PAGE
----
Mike Maples pictures a business model as flows between the company and the customer (see example). Red flows go towards the customer and represents what costs the company money. Green flows come back to the company and represent what the company gets paid for. The more the green is larger than the red, the better the business model. While this is straight forward, most start-ups are not able to draw their business model.

Business models matter according to Mike Maples because there are maybe 20 to 30 flows and every flow is a strategic hypothesis that the company has to validate. If these hypotheses do not hold then the company has to ‘pivot’ and make a discontinuous change to the business model. Therefore, start-ups need to be dynamic and in a discovery mode.

The ultimate goal of business model discovery is to get product/market fit, meaning that the product can be offered to the market in a scalable and profitable way. Alter a start-up has discovered its business model it transitions to a real company. So a start-up is not a small version of the large company, it exists to discover the business model with the highest potential. Mike Maples discussed three forms of pivots and an example for each: pricing pivot (ngmoco), product pivot (Chegg), and an entire company pivot (Odeo/Twitter).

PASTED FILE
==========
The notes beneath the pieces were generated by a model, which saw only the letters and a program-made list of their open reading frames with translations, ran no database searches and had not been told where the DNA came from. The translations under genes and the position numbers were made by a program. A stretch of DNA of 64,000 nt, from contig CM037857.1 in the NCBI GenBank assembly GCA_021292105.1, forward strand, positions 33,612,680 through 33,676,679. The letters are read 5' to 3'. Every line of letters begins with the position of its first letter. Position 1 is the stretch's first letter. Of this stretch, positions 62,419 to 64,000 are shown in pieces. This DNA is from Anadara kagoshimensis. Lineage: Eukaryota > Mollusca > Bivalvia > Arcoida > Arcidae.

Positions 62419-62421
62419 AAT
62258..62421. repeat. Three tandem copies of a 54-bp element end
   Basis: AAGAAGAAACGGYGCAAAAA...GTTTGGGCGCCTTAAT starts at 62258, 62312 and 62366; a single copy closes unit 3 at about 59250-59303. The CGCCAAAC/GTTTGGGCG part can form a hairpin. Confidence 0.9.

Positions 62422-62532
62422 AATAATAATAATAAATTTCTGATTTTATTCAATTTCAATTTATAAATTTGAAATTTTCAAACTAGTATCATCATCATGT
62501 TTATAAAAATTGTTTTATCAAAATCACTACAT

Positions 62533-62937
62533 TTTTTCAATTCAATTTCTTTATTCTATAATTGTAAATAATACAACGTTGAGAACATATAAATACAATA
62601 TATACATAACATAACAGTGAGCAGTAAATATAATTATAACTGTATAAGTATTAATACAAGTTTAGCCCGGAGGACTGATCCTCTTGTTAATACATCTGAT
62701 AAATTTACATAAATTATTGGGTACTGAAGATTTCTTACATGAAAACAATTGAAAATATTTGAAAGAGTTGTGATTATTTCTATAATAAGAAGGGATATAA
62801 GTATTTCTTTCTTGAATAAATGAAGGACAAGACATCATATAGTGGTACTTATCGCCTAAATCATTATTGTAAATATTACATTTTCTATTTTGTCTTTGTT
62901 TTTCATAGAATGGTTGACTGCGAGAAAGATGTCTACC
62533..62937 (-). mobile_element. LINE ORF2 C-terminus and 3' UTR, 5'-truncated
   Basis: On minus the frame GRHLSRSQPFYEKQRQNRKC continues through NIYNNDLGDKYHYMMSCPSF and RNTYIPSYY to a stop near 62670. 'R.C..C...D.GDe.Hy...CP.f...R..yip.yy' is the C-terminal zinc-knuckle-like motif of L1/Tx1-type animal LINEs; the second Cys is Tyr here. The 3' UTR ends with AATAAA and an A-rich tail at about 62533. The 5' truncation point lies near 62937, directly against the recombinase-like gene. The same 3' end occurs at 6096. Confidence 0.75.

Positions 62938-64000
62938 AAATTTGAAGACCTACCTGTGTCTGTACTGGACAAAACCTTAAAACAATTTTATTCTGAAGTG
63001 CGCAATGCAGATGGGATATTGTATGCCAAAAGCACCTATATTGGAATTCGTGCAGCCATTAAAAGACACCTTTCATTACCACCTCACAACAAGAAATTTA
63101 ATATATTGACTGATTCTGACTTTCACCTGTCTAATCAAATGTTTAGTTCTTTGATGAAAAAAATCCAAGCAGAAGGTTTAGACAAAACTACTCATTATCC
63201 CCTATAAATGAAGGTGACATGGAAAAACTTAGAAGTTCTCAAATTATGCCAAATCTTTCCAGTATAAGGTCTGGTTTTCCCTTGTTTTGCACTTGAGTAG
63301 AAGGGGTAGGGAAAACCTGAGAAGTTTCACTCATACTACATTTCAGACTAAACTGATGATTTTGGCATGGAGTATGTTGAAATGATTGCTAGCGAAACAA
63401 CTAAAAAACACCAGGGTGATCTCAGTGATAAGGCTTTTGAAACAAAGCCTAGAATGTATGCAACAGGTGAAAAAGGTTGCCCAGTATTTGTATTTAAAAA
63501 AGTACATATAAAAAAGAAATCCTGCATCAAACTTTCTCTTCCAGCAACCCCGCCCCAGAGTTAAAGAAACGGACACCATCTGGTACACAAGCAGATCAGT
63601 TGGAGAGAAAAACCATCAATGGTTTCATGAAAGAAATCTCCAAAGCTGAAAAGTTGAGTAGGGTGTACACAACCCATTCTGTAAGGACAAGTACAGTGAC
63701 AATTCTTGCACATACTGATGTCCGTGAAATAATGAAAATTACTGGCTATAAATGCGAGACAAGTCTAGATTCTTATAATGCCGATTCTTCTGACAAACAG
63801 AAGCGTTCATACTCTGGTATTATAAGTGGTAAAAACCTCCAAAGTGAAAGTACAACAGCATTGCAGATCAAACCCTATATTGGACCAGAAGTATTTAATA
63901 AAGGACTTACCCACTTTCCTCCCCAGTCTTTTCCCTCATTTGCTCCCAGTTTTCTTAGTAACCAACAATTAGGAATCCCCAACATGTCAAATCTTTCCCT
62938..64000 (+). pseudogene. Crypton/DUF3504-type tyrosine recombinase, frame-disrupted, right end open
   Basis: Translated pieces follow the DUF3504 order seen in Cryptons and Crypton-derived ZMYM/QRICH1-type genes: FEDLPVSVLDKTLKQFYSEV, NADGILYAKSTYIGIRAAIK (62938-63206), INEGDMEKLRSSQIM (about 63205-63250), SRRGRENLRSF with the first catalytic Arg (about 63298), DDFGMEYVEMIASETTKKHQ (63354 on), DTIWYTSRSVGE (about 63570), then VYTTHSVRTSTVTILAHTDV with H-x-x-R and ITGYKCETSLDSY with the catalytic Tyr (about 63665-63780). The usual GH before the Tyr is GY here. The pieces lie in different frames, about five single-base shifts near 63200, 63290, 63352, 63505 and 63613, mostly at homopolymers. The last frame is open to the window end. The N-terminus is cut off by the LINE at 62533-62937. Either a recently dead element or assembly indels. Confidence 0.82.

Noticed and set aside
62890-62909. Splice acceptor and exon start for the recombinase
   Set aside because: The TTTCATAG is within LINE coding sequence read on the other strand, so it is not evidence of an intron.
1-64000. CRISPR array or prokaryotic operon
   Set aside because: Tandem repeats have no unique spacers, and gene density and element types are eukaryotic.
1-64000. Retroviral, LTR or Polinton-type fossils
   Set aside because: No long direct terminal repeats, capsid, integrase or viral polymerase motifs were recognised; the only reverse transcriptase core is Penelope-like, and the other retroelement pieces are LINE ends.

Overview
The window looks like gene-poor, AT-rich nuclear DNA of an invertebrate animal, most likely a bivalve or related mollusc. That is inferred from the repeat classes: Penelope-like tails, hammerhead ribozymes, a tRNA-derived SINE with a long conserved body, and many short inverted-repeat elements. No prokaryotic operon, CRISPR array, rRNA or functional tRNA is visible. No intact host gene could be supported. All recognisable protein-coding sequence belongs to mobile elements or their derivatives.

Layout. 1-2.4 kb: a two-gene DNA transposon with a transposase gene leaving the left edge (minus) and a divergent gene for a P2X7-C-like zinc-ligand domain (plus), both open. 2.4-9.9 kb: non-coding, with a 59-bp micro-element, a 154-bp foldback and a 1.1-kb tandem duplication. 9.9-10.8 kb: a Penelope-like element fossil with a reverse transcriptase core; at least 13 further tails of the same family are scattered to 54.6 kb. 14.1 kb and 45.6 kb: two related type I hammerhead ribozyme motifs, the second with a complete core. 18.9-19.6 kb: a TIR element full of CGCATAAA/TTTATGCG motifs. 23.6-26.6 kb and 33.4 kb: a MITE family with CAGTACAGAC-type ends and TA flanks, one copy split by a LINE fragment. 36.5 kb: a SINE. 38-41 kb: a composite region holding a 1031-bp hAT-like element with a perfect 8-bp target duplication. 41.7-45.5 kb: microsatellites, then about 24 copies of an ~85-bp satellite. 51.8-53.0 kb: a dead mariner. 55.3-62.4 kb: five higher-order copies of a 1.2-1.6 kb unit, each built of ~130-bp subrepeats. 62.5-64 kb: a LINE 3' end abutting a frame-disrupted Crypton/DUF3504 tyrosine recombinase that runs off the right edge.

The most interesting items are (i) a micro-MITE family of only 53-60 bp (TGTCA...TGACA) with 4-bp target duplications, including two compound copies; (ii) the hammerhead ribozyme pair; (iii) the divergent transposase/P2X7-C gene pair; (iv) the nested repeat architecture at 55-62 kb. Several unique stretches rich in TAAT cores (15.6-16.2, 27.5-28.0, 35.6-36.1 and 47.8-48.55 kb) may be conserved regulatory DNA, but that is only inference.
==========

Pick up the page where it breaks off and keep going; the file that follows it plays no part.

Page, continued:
The start-up needs the tactical ability to iterate and the strategic ability to pivot. The dangerous is that start-ups get stuck in iteration after iteration and do not take aggressive, creative pivots. However, taking pivots should not be underestimated, it can be hard and painful, requiring to throw away what has cost a lot of effort and sacrifices. This means letting go of some things that are precious, like a product, a group of customers, a website, revenues, a strategy, etc.

These ideas have a strong relation with innovation theory. However, where innovation theory often discusses the inability of established companies to change radically, Mike Maples stresses that this problem is as relevant for a start-up who run the risk of iterating instead of pivoting. In addition, it shows that next to tools and techniques for product and process design and innovation, there is a strong need to support business model innovation, both for the content and for the process.

See also an earlier post on Business model shift.

Tuesday, October 19, 2010

New book: Collaborative Consumption